Syrian citizens were exposed to sarin gas in an April attack that killed more than 90 people, a report by OPCW said.
New York, 07 Shawwal 1438/1 July 2017 (MINA) – The nerve agent sarin was used in an attack in April on the Syrian town of Khan Sheikhun and was likely to have spread from a crater in a road where a projectile had hit, the global chemical weapons watchdog has confirmed, WAM reported.
A report by the Organisation for the Prohibition of Chemical Weapons (OPCW) Friday also found that hexamine – a known component of the Syrian regime’s stockpiles – was contained in samples taken from the scene and from the blood and urine of victims.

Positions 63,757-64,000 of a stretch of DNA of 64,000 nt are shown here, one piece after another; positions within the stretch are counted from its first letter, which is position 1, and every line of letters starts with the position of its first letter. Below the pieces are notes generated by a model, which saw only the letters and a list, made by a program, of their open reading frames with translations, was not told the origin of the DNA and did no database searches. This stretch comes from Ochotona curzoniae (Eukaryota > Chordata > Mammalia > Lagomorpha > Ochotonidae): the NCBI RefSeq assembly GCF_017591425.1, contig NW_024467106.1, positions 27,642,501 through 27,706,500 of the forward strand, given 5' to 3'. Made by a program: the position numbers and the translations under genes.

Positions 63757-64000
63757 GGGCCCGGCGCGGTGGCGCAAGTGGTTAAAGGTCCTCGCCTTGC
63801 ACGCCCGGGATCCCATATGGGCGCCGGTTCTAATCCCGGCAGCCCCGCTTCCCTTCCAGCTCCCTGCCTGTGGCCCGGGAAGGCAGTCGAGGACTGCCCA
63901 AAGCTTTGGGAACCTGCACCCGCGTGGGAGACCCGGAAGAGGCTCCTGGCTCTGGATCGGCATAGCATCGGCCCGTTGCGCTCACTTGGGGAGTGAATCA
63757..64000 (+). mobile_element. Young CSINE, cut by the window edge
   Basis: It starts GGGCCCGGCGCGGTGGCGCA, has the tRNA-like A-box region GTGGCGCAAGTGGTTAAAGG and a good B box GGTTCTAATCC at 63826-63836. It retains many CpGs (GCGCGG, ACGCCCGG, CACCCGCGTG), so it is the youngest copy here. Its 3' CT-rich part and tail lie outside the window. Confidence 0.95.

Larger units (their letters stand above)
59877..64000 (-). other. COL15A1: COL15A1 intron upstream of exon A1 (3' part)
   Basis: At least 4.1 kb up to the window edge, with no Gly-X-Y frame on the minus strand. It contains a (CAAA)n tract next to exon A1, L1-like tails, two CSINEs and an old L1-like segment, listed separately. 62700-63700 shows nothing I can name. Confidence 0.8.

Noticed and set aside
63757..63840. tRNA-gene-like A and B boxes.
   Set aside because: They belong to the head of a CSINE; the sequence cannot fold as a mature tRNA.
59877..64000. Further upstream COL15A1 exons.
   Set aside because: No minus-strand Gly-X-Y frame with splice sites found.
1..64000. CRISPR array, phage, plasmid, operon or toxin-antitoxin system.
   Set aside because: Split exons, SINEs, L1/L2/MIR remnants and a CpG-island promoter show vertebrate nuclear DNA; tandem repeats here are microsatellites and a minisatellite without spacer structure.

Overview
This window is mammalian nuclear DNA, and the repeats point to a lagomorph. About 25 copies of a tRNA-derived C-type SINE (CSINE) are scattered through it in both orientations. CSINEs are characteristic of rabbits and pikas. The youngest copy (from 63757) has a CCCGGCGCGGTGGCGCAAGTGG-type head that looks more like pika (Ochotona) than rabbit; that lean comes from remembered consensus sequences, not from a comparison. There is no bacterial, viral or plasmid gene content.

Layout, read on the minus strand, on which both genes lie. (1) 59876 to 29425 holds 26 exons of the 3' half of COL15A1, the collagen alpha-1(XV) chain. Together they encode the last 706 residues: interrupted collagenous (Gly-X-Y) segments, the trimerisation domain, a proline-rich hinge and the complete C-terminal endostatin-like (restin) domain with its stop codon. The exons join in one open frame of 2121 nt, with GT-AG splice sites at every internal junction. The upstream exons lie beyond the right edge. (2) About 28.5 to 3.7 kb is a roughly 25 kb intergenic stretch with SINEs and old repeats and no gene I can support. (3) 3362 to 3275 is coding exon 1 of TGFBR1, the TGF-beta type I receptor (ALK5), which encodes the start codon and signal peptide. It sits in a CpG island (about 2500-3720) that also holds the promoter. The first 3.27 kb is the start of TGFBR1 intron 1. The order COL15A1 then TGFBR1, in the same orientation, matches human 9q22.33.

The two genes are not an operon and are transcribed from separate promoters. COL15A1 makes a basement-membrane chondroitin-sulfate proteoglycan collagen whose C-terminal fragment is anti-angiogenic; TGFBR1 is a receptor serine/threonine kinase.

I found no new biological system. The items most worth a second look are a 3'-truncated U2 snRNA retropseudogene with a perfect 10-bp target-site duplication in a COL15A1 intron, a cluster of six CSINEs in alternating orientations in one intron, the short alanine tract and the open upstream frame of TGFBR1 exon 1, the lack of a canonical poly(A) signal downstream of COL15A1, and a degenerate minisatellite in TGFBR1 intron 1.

The OPCW said its mandate was solely to determine whether chemical weapons were used in the attack, which killed more than 100 people and left up to 300 others contaminated. A UN investigative taskforce will now attempt to determine who was responsible.
While not attributing blame, the report’s finding that the contamination spread from a hole in the road is significant.
The account matches that of victims and witnesses, who had said the sarin spread from a rocket, or shell, fired from a Syrian jet that had circled above the rebel-held town shortly after 6.30am on 4th April. (T/RS5/RS1)
Mi’raj Islamic News Agency (MINA)